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Thank you all...I don't think I can change my post, I just tried...I didn't think there would be anyway someone could know who or where this was coming from. I put numbers on there to see if anyone knew if they would qualify with what they had. Dad has been retired for 10 years so no w2's.
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Both rental properties have not been in Dad's name for more than five years so the rents I think will be regarded as gifts from the official owners and  are low enough not to affect property owners of record.
Not filing taxes for ten years may or may not be a problem if their income has been the same during this time. if they have not paid any taxes during this time there is no refund there to come back. Now they could owe something.
If you are hoping to apply for Medicaid for both of them their assets will all have to be liquidated. if only one needs sheltered accommodation most or all of the assets will be available to the non institutional spouse to keep.
If they are still able to take care of their own basic care the best solution might be to sell their home in their present location and rent close to you or buy if that is feasible.If available in your area there may be subsidized apartments available.
Having them move in with you is a very big decision to make. If you read through many of the posts on this forum it will give you an idea of the problems you may face.
I agree with CM that it is a bad idea to post detailed information on an open forum.
Go and see an elder care lawyer and find out exactly what the rules are in regards to your parents. It is a huge worry but once you know the facts it will be much easier to make sensible decisions. One thing is certain there is no way to hide assets from Medicare their tentacles are long and patient.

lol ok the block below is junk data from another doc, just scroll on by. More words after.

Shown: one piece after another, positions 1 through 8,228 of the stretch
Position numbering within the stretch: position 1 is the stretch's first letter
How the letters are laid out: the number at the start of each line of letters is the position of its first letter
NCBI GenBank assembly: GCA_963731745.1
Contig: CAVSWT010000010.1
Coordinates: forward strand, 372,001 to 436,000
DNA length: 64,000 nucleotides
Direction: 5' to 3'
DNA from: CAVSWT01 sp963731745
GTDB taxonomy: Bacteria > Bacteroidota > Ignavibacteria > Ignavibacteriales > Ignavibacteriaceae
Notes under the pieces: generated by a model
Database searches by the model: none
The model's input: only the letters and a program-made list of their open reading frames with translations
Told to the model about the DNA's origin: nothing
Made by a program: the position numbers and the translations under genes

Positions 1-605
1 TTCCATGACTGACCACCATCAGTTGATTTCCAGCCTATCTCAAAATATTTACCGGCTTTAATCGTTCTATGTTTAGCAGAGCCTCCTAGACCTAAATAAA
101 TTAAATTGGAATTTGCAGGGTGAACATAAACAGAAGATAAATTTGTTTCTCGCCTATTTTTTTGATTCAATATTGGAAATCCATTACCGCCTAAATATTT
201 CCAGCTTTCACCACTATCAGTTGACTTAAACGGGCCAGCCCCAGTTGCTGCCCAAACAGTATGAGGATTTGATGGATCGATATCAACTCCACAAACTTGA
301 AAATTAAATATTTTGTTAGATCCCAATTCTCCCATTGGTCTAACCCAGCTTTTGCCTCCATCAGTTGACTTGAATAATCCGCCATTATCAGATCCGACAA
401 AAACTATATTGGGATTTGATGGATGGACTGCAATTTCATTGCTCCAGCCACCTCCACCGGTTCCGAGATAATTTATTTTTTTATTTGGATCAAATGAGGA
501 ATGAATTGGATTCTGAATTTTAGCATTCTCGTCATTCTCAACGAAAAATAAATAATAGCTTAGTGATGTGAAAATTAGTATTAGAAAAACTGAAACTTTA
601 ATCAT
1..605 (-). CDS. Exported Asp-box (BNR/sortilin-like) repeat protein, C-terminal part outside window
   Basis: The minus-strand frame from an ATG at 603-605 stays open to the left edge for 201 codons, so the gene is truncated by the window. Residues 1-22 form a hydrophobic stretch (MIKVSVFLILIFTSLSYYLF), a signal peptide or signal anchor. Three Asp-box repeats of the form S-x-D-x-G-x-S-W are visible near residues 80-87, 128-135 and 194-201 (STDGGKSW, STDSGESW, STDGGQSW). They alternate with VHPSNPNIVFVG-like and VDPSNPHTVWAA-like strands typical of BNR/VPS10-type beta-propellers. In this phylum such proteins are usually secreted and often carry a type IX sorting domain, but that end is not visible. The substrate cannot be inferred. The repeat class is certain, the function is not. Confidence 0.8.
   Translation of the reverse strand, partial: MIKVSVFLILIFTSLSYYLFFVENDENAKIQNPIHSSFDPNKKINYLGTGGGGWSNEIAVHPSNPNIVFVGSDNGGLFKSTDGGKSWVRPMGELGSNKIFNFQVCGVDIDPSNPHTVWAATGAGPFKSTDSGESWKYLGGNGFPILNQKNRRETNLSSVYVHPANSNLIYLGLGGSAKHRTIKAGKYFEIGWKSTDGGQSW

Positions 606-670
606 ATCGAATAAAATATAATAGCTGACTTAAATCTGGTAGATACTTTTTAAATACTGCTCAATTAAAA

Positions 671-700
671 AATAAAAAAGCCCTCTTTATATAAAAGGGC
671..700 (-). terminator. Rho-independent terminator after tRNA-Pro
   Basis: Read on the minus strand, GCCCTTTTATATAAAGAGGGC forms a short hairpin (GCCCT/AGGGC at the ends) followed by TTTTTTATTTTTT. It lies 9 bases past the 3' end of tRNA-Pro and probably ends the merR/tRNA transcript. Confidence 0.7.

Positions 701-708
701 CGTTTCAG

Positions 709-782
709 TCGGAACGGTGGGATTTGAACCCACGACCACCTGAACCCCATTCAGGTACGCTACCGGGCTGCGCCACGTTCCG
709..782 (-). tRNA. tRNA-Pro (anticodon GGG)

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Daddysgirl I can't fault you for clarity, but I think it might be a good idea if you rephrased your question on a new thread and perhaps didn't quote actual numbers and quite so much detail about your parents' assets? - just in case somebody in your area could figure out from the assets who your parents might be, for example.

I'm sure other posters will be able to suggest good places for you to seek advice, and it is good that you have all this information to share with a professional advisor or social services in due course.

The tax issue sounds like a worry :/ - but getting to grips with it has to be the only way. Best of luck, please do repost.
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Go see a lawyer that is experienced in Medicaid and elder tax planning. You have a lot of things to go through, starting with unfiled taxes. You cannot qualify for programs if you are not in compliance with federal law. They may be due money back, they may owe. You need professional help paid from parent assets, not yours. Documents not filed with county have not transferred. There is a five year lookback on gifting etc. so you need expert help.